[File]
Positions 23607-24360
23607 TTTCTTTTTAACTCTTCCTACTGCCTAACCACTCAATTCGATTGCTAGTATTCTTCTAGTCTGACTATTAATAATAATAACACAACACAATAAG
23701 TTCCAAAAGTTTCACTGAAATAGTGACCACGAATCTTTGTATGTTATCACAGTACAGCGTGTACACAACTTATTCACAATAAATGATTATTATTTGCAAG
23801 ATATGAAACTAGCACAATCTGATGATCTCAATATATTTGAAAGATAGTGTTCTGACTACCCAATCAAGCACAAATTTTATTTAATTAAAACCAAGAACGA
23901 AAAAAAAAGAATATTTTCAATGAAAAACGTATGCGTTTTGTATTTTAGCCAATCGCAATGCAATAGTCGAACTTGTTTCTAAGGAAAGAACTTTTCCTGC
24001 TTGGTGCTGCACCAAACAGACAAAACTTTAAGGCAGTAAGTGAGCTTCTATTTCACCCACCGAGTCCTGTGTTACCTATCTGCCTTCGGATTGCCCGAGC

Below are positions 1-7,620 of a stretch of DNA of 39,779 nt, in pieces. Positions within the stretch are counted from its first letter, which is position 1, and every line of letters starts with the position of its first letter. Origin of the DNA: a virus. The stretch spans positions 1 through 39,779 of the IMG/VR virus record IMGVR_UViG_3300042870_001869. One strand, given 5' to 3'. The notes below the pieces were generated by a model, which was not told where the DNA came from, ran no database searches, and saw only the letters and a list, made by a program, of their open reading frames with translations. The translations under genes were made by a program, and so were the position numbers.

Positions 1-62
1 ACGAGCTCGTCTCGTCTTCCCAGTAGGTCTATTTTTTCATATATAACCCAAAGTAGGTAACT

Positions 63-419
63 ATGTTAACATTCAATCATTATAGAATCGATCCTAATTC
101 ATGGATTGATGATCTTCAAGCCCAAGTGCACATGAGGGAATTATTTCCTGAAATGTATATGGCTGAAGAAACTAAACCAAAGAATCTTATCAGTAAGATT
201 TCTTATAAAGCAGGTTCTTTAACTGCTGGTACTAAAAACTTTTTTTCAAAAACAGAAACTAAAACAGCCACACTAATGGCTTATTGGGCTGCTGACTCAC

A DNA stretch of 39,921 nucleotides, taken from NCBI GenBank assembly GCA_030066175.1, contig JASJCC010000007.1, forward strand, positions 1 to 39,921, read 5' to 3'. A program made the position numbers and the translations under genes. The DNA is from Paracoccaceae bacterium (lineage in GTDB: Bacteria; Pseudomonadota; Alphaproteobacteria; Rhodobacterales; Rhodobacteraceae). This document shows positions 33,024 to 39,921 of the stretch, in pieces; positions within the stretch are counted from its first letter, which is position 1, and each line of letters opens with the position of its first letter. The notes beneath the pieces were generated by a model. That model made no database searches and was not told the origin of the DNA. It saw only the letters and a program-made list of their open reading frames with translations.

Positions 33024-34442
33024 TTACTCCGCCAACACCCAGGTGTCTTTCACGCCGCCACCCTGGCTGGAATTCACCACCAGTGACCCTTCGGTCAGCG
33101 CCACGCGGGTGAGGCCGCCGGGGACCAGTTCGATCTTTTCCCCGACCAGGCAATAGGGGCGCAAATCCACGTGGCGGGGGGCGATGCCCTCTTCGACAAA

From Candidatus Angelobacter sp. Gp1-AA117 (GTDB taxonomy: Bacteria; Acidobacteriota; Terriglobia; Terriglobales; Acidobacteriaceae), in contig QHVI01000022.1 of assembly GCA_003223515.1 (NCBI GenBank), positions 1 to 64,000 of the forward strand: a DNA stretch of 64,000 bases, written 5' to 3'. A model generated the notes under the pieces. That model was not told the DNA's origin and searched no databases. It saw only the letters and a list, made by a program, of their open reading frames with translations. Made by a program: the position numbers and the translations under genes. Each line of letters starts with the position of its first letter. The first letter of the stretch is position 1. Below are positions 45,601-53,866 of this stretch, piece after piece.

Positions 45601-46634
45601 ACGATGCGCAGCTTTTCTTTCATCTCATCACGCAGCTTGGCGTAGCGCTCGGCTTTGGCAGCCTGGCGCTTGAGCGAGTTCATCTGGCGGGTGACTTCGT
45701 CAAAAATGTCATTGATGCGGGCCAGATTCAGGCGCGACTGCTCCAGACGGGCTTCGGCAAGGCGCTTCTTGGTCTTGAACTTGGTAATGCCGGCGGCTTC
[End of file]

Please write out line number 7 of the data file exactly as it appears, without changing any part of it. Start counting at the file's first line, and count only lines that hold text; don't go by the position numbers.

Below are positions 1-7,620 of a stretch of DNA of 39,779 nt, in pieces. Positions within the stretch are counted from its first letter, which is position 1, and every line of letters starts with the position of its first letter. Origin of the DNA: a virus. The stretch spans positions 1 through 39,779 of the IMG/VR virus record IMGVR_UViG_3300042870_001869. One strand, given 5' to 3'. The notes below the pieces were generated by a model, which was not told where the DNA came from, ran no database searches, and saw only the letters and a list, made by a program, of their open reading frames with translations. The translations under genes were made by a program, and so were the position numbers.